The Wester Ross Fisheries Trust article includes a link to the spreadsheet detailing all the fish caught in their most recent sweep netting survey which took place on 30th April of this year. The notes say that in addition to the fish that were assessed, a further 29 sea trout smolts were caught and then released because they were assumed to have only recently entered the sea for the first time. Other assumptions were also made including that lice levels on the fish might have been higher because of past damage to the dorsal fin. They also recorded that they had seen fish leaping near the estuary which they suggest might be related to sea lice infestation. However, these observations can only be conjecture not science.

This sweep netting has been part of a scientific study for Marine Scotland Science, so let us stick to the science. The spreadsheet lists 24 sea trout ranging in length from 223 mm to 525 mm and from 70g weight to 1345g. This leads me to raise the first important point. Salmon & Trout Conservation tweeted that recent monitoring by Wester Ross Fisheries Trust shows lethal numbers of sea lice on sea trout. Actually, they are incorrect because the data doesn’t show that at all. This is because the data is invalid as Wester Ross Fisheries Trust have not followed the official protocol established by the Scottish Fisheries Coordination Centre, a group formed of Fisheries Trusts, Marine Scotland, Marine Scotland Science and SEPA.

The protocol states that the catch should be a minimum of 30 fish. Not 24. I would even argue that 30 is insufficient as clearly if the sample size is not big enough, then the results are meaningless. Even at the best of times, sweep netting is not an accurate guide to the state of a fish population, not least because the likelihood is that the fish caught will be the weak and sickly individuals. The strong, healthy fish are unlikely to be hanging around the estuary mouth or are adept at escaping the sweep net. This means that any sample is totally unrepresentative of the population as a whole.

I believe that this would still be unrepresentative even if the intention of the sampling was to measure the size distribution of the local fish population, where a normal type spread would be expected. However, in the case of parasites, as I have to now often mention, the distribution is aggregated meaning that a large number of parasites are found on a few hosts, and these are the fish that Wester Ross Fisheries Trust have caught. The majority of hosts (sea trout) carry either no or very few lice and certainly some local anglers report catching healthy sea trout free of lice. The April 30th sweep data shows that only one fish had no lice. The fish with the fewest carried four but these were adult lice. By comparison, the fish with the largest load – 818 lice – consisted mainly of the larval stages.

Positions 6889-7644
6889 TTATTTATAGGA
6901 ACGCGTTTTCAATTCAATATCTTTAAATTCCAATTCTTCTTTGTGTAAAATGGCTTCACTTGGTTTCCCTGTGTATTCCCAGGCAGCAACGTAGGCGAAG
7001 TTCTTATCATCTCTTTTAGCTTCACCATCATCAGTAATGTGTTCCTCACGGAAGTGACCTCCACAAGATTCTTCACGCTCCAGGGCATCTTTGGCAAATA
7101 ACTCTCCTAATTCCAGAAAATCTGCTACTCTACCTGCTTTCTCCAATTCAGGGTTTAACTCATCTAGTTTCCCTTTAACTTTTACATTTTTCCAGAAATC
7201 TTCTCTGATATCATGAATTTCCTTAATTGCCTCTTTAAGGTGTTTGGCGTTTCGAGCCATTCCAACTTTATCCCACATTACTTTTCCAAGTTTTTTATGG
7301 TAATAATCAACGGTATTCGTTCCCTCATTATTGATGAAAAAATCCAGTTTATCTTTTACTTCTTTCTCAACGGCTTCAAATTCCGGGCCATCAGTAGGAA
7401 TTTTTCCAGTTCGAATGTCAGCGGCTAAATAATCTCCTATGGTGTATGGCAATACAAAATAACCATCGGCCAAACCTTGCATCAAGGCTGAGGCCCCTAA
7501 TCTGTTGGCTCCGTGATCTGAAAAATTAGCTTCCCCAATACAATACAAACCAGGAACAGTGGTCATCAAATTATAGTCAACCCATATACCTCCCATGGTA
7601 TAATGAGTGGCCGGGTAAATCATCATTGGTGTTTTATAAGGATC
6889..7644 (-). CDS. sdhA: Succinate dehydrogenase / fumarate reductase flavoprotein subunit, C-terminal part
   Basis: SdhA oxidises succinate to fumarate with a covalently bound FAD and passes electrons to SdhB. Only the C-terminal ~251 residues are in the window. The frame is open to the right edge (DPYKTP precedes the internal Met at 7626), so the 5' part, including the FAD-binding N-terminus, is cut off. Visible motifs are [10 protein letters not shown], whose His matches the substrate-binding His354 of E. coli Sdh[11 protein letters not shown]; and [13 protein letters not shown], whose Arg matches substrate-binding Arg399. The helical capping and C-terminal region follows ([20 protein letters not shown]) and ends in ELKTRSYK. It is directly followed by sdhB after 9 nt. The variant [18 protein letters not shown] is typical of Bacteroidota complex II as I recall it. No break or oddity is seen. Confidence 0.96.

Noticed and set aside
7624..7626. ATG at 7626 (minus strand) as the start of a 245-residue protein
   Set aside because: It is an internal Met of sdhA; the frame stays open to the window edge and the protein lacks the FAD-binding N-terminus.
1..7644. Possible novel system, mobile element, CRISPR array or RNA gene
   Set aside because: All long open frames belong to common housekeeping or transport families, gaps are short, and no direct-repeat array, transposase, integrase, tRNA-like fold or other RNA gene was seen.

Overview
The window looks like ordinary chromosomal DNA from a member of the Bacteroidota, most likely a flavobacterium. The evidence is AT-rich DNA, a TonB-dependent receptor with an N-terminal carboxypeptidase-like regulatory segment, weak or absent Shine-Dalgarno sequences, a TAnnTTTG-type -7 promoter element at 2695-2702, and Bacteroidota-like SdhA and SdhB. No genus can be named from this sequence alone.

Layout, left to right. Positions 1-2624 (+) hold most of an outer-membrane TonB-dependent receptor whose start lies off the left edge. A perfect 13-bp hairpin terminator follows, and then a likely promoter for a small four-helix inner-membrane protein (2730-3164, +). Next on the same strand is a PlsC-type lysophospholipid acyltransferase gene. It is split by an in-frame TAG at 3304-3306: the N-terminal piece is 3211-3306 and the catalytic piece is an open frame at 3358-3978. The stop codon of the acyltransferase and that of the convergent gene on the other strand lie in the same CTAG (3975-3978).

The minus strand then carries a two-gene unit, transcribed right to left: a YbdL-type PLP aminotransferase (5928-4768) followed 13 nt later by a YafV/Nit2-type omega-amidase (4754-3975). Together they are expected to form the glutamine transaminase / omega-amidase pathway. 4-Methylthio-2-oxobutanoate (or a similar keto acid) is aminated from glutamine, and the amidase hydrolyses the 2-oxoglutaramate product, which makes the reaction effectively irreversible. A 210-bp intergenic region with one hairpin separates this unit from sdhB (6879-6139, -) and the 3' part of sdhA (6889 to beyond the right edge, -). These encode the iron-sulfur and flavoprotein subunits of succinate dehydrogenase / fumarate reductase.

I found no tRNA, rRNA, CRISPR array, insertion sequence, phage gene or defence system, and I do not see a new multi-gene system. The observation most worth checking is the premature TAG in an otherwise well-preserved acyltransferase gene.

However, the most interesting aspect of the results was the figure obtained for each fish by dividing the total number of lice (seemingly any stage) by the weight. This produces a figure of lice/gram. In the case of these fish, the numbers range from 0 to 1.2 but most are in the range from 0.003 to less than 0.5.

Wester Ross Fishery Trust have calculated these numbers in order to relate them to Taranger’s level of risk to wild fish from sea lice. This comes from a paper by Taranger and others from 2014 in which they have modelled three levels of risk, and which in Norway are equated to the Traffic Light system. According to Taranger, if the lice per gram figure is greater than 0.3, then there could be up to 100% mortality of the fish. When the figure is between 0.2 and 0.3 then there is above a 50% risk of mortality whilst this reduces to 20% when the figures are between 0.1 and 0.2. If the number is below 0.1, then Taranger perceives no risk.

Unfortunately, the perception of these risks is flawed. Firstly, Taranger assumes that any sea lice present must come from a salmon farm. He ignores the reality that sea lice are present naturally in the environment, often at quite high levels. Secondly, Taranger’s risk assessment fails to take into account the aggregated distribution of sea lice and thus his model is not representative of a typical wild fish population.

However, the one aspect of this sweep netting that caught my eye is that like the Norwegian Traffic Light system, Wester Ross Fisheries Trust has for the first-time colour coded each of the 24 fish to give a visual interpretation of the risk from sea lice.